I love food. In high school, I even considered going to culinary school. Cooking is not a chore to me - but the planning can be. It's hard to balance a week of dinners when you want an assortment of ingredients, need to use certain ingredients by a certain time, and have to consider the whims of a toddler who adores peas one day and pushes them away the next.
I eventually settled on a menu but I get why so many people just order in, get pizza, or simply pour out some cereal. Meal planning can be tough, but I like that it helps me reduce food waste, limits our shops to once a week, and makes the rest of the week easy. I may struggle to meal plan, but at least that battle is limited to one day a week.
How do you decide on dinner?
DC had a string of glorious weather days. It was so nice, we were able to turn off our AC and open the windows. For over 48 hours, we got to enjoy shockingly low humidity and gentle breezes. It's back to the sweat box now, but I am going to savor the memory of those days and add them to my happy place.
I'm reading an autobiography for work right now - it's our common read for the upcoming year - and it chronicles a basketball coach. I am not a basketball watcher. This book has a lot of basketball terms. A lot. Thank goodness for Google and YouTube. It's helping my understand things like "full court press."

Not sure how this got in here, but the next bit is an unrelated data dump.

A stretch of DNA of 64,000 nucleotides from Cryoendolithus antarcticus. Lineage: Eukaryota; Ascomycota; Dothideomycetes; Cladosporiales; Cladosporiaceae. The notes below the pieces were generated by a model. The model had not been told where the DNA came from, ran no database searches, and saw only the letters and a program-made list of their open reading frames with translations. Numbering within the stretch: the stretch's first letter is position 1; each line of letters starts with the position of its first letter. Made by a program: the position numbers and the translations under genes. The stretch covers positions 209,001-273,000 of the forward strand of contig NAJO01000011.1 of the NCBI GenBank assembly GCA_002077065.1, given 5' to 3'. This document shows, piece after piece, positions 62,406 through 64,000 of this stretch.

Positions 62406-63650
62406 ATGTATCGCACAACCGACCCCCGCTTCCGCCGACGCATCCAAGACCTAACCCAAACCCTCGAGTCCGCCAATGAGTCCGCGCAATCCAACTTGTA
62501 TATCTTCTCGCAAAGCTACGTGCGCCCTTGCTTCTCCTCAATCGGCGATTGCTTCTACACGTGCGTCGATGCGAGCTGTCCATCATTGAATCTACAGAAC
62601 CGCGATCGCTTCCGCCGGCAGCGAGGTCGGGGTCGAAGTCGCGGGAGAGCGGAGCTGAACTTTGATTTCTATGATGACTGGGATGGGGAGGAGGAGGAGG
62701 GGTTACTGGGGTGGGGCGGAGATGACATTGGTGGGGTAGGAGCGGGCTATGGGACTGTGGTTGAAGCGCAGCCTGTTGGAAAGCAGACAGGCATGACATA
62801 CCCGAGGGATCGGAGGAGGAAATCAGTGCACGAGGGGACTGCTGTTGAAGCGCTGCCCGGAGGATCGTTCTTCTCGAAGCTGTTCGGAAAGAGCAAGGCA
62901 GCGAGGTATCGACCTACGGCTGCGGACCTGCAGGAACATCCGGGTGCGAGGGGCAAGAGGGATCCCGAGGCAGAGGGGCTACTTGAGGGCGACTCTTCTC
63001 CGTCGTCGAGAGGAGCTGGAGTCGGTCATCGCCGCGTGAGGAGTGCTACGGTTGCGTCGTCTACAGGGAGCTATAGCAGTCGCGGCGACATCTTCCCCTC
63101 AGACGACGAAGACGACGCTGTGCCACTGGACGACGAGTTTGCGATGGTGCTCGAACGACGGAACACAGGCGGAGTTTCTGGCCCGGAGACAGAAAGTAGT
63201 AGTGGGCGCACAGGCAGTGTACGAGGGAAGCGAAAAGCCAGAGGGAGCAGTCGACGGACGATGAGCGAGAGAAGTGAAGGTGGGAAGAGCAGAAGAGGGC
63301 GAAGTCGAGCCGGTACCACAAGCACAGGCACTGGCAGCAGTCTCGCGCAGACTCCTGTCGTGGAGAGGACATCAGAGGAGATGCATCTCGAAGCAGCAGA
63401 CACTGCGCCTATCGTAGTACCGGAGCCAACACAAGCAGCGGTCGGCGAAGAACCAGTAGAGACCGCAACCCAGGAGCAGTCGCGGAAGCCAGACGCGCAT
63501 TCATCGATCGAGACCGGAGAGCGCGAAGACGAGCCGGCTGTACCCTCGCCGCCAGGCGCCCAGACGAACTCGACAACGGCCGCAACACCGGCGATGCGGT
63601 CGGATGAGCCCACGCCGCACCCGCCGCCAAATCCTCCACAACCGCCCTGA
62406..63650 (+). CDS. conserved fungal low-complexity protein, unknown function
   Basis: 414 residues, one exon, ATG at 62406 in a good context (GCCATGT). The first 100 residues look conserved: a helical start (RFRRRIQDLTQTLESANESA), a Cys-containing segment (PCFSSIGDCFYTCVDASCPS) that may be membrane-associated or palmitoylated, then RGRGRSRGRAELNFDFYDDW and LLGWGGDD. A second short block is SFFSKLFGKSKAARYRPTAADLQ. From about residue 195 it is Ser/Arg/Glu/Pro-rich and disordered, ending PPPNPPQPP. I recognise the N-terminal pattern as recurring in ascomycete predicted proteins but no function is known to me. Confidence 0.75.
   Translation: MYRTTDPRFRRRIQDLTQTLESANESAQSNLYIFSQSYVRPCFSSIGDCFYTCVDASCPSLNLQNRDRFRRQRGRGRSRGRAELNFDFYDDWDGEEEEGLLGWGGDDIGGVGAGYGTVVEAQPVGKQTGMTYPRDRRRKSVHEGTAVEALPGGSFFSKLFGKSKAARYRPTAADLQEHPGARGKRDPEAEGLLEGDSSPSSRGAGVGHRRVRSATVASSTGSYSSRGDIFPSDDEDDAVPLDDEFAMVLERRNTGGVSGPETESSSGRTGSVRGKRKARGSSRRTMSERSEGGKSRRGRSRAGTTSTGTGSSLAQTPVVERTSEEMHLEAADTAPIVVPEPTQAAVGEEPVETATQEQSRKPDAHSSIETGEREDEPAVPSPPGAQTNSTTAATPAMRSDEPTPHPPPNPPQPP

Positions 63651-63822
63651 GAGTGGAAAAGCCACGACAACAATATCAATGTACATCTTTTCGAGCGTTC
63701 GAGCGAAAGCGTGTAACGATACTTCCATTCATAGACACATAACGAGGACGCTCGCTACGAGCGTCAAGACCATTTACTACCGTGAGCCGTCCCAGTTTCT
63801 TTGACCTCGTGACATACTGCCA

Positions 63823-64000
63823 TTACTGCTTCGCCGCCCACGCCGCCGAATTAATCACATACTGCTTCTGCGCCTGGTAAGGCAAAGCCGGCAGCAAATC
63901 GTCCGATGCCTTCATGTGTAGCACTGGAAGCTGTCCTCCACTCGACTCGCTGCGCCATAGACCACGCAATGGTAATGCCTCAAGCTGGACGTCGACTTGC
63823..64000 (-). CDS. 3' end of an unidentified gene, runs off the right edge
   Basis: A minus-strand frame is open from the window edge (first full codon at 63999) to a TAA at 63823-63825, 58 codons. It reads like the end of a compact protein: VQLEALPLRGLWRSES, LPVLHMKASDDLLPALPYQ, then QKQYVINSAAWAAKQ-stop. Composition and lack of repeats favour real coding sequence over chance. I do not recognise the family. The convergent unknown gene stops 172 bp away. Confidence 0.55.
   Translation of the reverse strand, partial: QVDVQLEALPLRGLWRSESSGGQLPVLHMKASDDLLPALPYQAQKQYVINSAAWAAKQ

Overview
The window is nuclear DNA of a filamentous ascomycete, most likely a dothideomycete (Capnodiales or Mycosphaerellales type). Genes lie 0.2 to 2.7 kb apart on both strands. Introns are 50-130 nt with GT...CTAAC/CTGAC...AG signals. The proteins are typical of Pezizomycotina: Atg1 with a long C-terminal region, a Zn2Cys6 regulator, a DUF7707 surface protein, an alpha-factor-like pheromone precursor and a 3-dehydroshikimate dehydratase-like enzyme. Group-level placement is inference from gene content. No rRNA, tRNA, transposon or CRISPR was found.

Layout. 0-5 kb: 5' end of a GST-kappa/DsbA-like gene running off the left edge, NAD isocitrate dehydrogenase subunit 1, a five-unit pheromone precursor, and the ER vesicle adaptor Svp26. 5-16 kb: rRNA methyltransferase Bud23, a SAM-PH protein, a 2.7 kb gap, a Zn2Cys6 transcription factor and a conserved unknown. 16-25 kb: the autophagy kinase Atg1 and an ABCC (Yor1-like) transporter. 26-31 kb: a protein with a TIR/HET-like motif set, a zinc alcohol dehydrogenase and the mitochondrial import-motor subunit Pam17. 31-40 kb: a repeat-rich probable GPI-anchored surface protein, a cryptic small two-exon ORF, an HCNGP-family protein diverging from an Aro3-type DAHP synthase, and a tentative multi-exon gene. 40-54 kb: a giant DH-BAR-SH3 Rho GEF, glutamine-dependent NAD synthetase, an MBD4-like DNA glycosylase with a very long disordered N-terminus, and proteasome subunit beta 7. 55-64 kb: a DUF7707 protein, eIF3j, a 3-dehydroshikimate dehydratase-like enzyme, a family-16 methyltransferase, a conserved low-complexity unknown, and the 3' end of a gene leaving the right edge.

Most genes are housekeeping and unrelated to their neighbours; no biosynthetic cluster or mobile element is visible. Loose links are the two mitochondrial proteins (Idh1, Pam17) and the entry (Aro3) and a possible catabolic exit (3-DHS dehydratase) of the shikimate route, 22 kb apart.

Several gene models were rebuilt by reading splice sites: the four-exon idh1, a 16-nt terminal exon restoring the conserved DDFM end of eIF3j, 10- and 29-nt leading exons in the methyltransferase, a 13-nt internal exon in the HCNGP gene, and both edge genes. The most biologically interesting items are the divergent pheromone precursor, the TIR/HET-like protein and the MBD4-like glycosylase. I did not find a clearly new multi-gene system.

Here's what else I looked up this week.
One thing I like about working from home is my desk area. Halfway through the pandemic, we got a new desk/bookcase for our bedroom. It's a lot nicer than the temporary IKEA table we picked up before our move. The desk is small but I don't need much. Plus, it sits right next to a window. Sometimes, it feels like I'm working in a treehouse. Our unit is on the second floor, but there is an alley with trees and bushes right out our window. This puts some branching foliage right at eye level. It's nice to see nature and the sunshine as I type away. Sometimes birds scary the sh*t out of me when they land on the windowsill - but what can you do.